Apr 04, 2016
The Backstory to Beer
For centuries, in big cities and small towns all over the world, people from all walks of life have gathered together to unwind over beer.
Meeting up over a pint is practically inherent to the human condition—it's part of what makes us, well, human. While the world's thirst for beer has never been quenched, our collective palates have changed in recent decades. In much the same way that we enjoy expanding our tastes for food and wine, we've broadened our taste for different types of beer. As a result, we've seen an explosion in craft beers that range from stouts as dark as the night sky to hoppy IPAs as light as a summer day. In praise of the world's growing infatuation with the nuances of beer, REAL, Ward Village's very own Gastro Pub, is pioneering the inaugural Honolulu Beer Week, which begins on April 17th and runs through April 23rd. "This is going to be an amazing time for all of Honolulu's craft beer enthusiasts," said Lisa Kim. "If you love craft beer, you're going to love Honolulu Beer Week." To sharpen your beer game heading into the festival, we've taken the liberty of highlighting a few of our favorite pours below and the history behind them. Of course, always remember to enjoy responsibly.
All beers are classified into one of two variations: ales and lagers. The difference between the two is actually tied to the yeast used to make the beer and the temperature at which the beer comes of age. Ales, which hold a much lengthier lineage that dates back thousands of years, are typically brewed at warmer temperatures with top-fermenting yeast. During the Middle Ages, beer was a staple part of the European diet—regardless of age—and was so rich in nutrients that it actually served as sustenance. Today, there are a mind-numbing variety of ales to choose from when you head to your favorite watering hole. As a general rule of thumb (but not always so) ales typically carry more complete flavor profiles. Within the ale family you'll find pale ales, brown ales, IPAs, stouts and wheat beers, just to name a few.
Ales We Admire: Sierra Nevada Torpedo Extra IPA, Bell's Two Hearted Ale, Ballast Point Sculpin
Unlike an ale, lagers are brewed at colder temperatures with bottom-fermenting yeast. While ales can trace their genealogy back thousands of years, lagers came onto the scene fairly recently and are only a few hundred years old. Often defined by their distinctly crisp and effervescent taste, the word "lager" actually comes from the German word lagern which means "to store," or "to lay down"—an homage to the bottom-fermenting yeast that defines the beer's character. Today, lagers have grown increasingly popular (in the United States, lagers outsell ales by a landslide) and are often described as easier to drink and hold a lighter taste and more carbonation than ales. Common lagers include Coors, Corona, and Budweiser.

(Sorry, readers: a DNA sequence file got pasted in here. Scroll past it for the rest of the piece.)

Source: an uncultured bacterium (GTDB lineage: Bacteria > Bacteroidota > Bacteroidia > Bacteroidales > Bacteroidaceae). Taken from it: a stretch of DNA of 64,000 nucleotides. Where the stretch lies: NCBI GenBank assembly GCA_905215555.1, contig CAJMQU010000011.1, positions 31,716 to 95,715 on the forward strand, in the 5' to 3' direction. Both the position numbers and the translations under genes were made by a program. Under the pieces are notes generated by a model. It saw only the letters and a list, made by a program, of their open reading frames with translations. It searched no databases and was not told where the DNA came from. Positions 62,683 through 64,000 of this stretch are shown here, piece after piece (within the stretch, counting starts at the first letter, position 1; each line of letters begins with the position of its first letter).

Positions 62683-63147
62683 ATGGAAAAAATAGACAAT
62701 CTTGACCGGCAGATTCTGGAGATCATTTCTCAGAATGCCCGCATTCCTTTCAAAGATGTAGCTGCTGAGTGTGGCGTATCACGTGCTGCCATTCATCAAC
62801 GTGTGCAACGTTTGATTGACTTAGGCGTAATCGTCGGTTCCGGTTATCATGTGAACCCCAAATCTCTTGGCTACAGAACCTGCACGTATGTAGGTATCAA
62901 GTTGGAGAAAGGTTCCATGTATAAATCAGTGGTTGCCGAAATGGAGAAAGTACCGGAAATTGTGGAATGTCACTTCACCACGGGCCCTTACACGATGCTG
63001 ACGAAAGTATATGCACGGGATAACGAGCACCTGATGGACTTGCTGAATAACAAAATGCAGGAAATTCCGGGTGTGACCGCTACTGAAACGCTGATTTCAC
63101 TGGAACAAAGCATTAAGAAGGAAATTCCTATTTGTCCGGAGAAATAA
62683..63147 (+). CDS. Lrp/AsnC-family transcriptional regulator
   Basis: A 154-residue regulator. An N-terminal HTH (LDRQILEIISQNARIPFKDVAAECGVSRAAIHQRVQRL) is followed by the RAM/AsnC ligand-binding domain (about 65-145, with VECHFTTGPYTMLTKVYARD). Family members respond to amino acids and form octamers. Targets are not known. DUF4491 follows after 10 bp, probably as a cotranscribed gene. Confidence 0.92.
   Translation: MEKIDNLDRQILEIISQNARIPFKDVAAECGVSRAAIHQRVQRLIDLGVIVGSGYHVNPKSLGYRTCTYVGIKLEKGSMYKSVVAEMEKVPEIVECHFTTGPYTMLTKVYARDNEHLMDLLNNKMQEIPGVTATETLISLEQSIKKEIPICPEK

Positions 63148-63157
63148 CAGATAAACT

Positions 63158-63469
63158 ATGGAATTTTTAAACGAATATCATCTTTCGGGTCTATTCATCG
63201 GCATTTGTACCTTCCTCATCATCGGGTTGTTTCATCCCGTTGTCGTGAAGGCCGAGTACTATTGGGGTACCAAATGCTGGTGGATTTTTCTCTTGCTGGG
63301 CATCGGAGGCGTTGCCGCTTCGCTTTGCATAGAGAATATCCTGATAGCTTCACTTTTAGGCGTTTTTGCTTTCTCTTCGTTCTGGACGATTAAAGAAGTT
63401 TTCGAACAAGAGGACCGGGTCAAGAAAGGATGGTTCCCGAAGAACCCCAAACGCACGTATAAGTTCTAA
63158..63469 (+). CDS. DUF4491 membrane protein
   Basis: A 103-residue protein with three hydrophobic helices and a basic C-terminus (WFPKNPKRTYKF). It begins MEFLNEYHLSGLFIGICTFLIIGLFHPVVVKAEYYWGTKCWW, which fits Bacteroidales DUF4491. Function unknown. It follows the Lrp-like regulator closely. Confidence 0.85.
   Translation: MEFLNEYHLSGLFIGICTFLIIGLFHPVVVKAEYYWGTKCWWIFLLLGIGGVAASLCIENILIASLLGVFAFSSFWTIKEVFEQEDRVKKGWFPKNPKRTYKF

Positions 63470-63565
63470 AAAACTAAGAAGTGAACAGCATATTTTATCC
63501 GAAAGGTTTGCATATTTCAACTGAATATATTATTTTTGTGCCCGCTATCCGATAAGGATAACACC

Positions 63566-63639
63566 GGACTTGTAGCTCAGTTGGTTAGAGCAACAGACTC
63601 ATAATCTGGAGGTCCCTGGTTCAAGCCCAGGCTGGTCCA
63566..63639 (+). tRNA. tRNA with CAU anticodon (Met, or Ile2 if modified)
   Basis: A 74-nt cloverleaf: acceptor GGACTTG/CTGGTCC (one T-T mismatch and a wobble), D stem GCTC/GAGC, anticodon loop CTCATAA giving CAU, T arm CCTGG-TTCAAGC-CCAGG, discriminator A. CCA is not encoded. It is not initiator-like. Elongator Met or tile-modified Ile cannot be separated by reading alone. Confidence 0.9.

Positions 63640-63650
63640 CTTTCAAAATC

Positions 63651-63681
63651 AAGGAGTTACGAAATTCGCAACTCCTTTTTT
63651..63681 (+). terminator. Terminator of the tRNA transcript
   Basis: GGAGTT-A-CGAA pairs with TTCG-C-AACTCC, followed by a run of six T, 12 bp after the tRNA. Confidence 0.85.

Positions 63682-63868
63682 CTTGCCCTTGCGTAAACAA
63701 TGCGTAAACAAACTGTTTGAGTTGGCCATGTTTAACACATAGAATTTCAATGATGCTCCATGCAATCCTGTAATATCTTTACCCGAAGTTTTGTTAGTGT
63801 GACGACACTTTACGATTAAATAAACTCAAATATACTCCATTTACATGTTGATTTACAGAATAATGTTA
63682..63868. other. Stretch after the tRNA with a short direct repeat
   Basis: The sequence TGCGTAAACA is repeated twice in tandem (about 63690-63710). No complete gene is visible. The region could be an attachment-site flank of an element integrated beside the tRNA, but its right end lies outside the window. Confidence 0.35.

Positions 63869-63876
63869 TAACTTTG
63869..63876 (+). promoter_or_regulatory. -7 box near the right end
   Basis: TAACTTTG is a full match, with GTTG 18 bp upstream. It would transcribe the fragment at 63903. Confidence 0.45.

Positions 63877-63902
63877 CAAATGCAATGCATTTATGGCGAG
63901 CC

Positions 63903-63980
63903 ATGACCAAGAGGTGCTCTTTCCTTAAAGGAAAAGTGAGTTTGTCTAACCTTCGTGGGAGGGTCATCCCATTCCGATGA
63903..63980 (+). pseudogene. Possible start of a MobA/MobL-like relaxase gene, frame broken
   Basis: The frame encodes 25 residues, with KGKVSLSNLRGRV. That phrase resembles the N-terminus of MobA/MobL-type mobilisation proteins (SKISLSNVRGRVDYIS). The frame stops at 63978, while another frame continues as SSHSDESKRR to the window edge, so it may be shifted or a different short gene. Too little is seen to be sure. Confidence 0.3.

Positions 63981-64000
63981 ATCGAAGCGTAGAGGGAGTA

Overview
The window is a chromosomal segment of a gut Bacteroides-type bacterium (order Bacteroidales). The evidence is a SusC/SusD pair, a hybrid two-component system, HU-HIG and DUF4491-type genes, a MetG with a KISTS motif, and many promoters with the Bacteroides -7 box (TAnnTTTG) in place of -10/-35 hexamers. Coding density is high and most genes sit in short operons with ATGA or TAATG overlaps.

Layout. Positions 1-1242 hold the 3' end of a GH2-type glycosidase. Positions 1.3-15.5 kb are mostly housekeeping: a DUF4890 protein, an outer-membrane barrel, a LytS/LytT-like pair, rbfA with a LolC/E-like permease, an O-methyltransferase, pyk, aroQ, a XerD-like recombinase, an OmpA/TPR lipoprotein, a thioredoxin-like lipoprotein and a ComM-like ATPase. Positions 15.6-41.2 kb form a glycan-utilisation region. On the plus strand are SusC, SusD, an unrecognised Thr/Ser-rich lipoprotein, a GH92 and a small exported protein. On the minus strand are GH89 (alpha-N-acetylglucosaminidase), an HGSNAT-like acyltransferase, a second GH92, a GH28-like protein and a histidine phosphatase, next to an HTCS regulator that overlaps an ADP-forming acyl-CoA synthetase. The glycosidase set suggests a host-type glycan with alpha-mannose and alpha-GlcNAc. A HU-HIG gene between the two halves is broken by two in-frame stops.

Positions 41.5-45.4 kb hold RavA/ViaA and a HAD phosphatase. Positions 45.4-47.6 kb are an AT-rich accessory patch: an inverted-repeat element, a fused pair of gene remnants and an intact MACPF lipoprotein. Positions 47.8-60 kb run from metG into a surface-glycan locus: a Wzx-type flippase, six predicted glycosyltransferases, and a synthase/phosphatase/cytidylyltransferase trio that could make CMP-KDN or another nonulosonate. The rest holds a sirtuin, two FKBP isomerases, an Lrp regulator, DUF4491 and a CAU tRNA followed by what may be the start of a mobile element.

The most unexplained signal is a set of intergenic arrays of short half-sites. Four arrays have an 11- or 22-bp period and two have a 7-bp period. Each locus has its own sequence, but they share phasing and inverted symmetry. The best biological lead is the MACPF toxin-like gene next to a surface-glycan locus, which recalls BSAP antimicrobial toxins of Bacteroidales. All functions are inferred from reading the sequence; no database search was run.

Lagers We Love: Ballast Point Fathom IPL, Stoudt's Gold, and Stella Artois
Dark and complex, stouts gain their rich texture and flavor by roasting barley and malt. Also commonly referred to as porters, stouts date back to England in the 18 th century. The term stout, originally referenced the potency or "strength" of the beer and played into the beer's robust flavors. Guinness is the world's most popular stout and derives its dark color from roasted malt. Every day, more than 10 million glasses of Guinness are poured.
Stouts Worth Sippin': Guinness Extra Stout, Rogue Shakespeare Oatmeal Stout, Velvet Merlin
In the 1840s, brewers in Plzen, Czech Republic smuggled in bottom-fermenting yeast from Germany and incorporated the latest scientific advancements of the time to give rise to the pilsner, a blonde lager that would quite literally change the way the world drank beer for centuries to come. Unlike ales, pilsners are meant to be consumed in a glass. Quickly, these refreshing beers became a sensation in Europe and in just a few decades, they were readily available throughout Europe. The original pilsner, brewed under the Urquell Beer flag, is still in production today.
Pilsners We're Proud to Drink: Summit Pilsner, Sierra Nevada Summerfest, Sam Adams Noble Pils
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